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Spectral, Compositional, and Physical Properties of the Upper Murray Formation and Vera Rubin Ridge, Gale Crater, Mars

Jacob, S. R. and Wellington, D. F. and Bell, J. F., III and Achilles, C. and Fraeman, A. A. and Horgan, B. and Johnson, J. R. and Maurice, S. and Peters, G. H. and Rampe, E. B. and Thompson, L. M. and Wiens, R. C. (2020) Spectral, Compositional, and Physical Properties of the Upper Murray Formation and Vera Rubin Ridge, Gale Crater, Mars. Journal of Geophysical Research. Planets, 125 (11). Art. No. e2019JE006290. ISSN 2169-9097.

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During 2018 and 2019, the Mars Science Laboratory Curiosity rover investigated the chemistry, morphology, and stratigraphy of Vera Rubin ridge (VRR). Using orbital data from the Compact Reconnaissance Imaging Spectrometer for Mars, scientists attributed the strong 860 nm signal associated with VRR to the presence of red crystalline hematite. However, Mastcam multispectral data and CheMin X‐ray diffraction (XRD) measurements show that the depth of the 860 nm absorption is negatively correlated with the abundance of red crystalline hematite, suggesting that other mineralogical or physical parameters are also controlling the 860 nm absorption. Here, we examine Mastcam and ChemCam passive reflectance spectra from VRR and other locations to link the depth, position, and presence or absence of iron‐related mineralogic absorption features to the XRD‐derived rock mineralogy. Correlating CheMin mineralogy to spectral parameters showed that the ~860 nm absorption has a strong positive correlation with the abundance of ferric phyllosilicates. New laboratory reflectance measurements of powdered mineral mixtures can reproduce trends found in Gale crater. We hypothesize that variations in the 860 nm absorption feature in Mastcam and ChemCam observations of VRR materials are a result of three factors: (1) variations in ferric phyllosilicate abundance due to its ~800–1,000 nm absorption; (2) variations in clinopyroxene abundance because of its band maximum at ~860 nm; and (3) the presence of red crystalline hematite because of its absorption centered at 860 nm. We also show that relatively small changes in Ca‐sulfate abundance is one potential cause of the erosional resistance and geomorphic expression of VRR.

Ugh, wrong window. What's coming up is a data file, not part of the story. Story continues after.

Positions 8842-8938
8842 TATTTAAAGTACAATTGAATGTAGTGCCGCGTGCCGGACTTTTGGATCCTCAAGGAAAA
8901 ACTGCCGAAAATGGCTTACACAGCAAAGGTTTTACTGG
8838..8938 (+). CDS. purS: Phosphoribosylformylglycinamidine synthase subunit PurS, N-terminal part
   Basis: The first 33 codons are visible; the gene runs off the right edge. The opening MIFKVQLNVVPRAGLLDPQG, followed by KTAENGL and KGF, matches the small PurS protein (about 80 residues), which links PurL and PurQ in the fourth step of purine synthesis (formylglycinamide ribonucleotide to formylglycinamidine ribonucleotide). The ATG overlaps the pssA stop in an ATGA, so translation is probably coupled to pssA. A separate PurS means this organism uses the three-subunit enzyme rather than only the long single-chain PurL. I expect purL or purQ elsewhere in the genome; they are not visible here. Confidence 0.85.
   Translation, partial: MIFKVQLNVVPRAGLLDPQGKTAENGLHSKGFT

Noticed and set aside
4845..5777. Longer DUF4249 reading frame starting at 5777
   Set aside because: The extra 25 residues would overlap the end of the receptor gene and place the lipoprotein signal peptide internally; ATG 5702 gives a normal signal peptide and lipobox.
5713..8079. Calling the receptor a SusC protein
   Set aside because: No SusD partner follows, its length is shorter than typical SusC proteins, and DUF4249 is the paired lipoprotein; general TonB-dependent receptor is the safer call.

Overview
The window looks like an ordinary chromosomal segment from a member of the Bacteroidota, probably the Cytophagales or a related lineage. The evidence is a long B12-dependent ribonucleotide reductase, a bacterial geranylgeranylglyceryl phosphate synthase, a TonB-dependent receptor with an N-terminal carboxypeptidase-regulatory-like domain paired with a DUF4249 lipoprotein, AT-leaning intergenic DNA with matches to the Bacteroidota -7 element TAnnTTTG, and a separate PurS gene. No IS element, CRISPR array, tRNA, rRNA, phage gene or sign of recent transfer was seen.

Item Type:Article
Related URLs:
URLURL TypeDescription
http://an.rsl.wustl.eduRelated ItemCuriosity data ItemMastcam images
Jacob, S. R.0000-0001-9950-1486
Wellington, D. F.0000-0002-2130-0075
Bell, J. F., III0000-0002-2006-4074
Achilles, C.0000-0001-9185-6768
Fraeman, A. A.0000-0003-4017-5158
Horgan, B.0000-0001-6314-9724
Johnson, J. R.0000-0002-5586-4901
Peters, G. H.0000-0003-1590-630X
Rampe, E. B.0000-0002-6999-0028
Thompson, L. M.0000-0002-5444-952X
Wiens, R. C.0000-0002-3409-7344
Additional Information:© 2020 The Authors. This is an open access article under the terms of the Creative Commons Attribution‐NonCommercial‐NoDerivs License, which permits use and distribution in any medium, provided the original work is properly cited, the use is non‐commercial and no modifications or adaptations are made. Issue Online: 03 November 2020; Version of Record online: 03 November 2020; Accepted manuscript online: 28 August 2020; Manuscript accepted: 21 August 2020; Manuscript revised: 20 August 2020; Manuscript received: 27 November 2019. We would like to thank the wonderfully talented engineers and scientists around the world who have made the MSL Curiosity mission such a success and who have helped to obtain and calibrate the data presented in this paper. Reviews by V. Fox and E. Amador were greatly appreciated and helped significantly improve this paper. This work was funded by the NASA Mars Science Laboratory Project via a subcontract to Arizona State University through Malin Space Science Systems, Inc. (J. R. J. supported by Mars Science Laboratory (MSL) Participating Scientist contract 1546033). A portion of this research was also carried out at the Jet Propulsion Laboratory, California Institute of Technology, under a contract with the NASA. Data Availability Statement: The new laboratory data generated and used as part of this research are publicly available on the Zenodo open data depository (; Jacob, 2020). All Curiosity data can be accessed through the online Analyst's Notebook tool (, and Mastcam images are available online on the NASA Planetary Data System (https://pds‐
Funding AgencyGrant Number
Arizona State UniversityUNSPECIFIED
Malin Space Science Systems, Inc.UNSPECIFIED
Subject Keywords:Mastcam; Multispectral; Laboratory; Phyllosilicates; Hematite; Ferric Iron
Issue or Number:11
Record Number:CaltechAUTHORS:20200901-102620010
Persistent URL:
Official Citation:Jacob, S. R., Wellington, D. F., Bell, J. F., Achilles, C., Fraeman, A. A., Horgan, B., et al. (2020). Spectral, compositional, and physical properties of the Upper Murray formation and Vera Rubin ridge, Gale crater, Mars. Journal of Geophysical Research: Planets, 125, e2019JE006290.
Usage Policy:No commercial reproduction, distribution, display or performance rights in this work are provided.
ID Code:105199
Deposited By: Tony Diaz
Deposited On:08 Sep 2020 19:57
Last Modified:06 Nov 2020 17:13

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